It sounds like something out of a badly made 1970s horror film, and it would appear the practice of “vampiricide” is proving just about as effective as one would expect if it actually were a big screen offering.
Vampiricide involves applying a poisonous paste to captured vampire bats, which then spread it to others through mutual grooming back in the roost.
However, researchers working in Latin America now believe that the effort not only does not reduce rabies’ prevalence in vampire bat colonies in the region; it may, in fact, increase it, according to Agence France-Presse.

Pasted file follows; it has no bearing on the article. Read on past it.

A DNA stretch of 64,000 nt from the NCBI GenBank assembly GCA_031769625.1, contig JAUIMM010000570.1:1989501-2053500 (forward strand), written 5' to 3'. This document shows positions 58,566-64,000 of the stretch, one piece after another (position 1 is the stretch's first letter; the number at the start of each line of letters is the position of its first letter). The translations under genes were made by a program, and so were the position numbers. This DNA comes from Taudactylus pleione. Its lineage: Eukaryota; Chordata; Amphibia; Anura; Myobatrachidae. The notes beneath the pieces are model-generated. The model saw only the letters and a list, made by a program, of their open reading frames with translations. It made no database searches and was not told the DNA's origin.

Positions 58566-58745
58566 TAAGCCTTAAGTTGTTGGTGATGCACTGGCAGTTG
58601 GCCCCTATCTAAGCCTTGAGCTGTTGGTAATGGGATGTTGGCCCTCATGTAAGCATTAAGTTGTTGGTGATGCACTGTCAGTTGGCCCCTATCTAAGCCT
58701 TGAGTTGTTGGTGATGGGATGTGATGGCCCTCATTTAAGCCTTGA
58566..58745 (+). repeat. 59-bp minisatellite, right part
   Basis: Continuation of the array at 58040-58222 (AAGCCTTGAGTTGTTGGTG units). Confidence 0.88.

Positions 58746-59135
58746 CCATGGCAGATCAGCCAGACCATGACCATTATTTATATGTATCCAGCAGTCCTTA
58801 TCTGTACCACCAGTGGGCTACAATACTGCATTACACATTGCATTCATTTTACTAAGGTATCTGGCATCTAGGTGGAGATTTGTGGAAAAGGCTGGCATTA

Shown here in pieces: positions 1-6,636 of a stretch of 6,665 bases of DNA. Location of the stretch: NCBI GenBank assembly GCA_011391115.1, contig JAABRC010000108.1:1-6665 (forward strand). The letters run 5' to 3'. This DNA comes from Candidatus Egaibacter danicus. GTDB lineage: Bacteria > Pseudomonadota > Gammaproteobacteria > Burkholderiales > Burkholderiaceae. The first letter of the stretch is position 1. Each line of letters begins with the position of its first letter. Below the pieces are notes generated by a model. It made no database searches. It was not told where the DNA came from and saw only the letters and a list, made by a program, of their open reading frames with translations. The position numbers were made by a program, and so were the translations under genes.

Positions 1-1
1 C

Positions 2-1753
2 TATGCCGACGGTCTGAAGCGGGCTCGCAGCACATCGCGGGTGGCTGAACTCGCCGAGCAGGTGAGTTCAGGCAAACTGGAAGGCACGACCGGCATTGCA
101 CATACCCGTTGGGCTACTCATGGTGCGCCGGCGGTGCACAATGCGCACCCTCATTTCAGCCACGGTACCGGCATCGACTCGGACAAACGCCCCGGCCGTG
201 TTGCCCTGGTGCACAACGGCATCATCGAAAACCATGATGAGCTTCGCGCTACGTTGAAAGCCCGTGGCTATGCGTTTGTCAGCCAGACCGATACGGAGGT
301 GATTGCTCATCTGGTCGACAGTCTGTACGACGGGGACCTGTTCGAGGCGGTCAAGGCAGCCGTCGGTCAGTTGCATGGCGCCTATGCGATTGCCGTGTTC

“We detected something that is a little bit worrying,” University of Georgia researcher Daniel Streicker said Wednesday.
The study was conducted in Peru from July 2007 to October 2010 by a team from the United States and Peru.
“In areas that were sporadically culled during the course of the study, we saw an increase in the proportion of bats exposed to rabies,” he said.
Colonies that were never culled had the lowest prevalence, the researchers reported.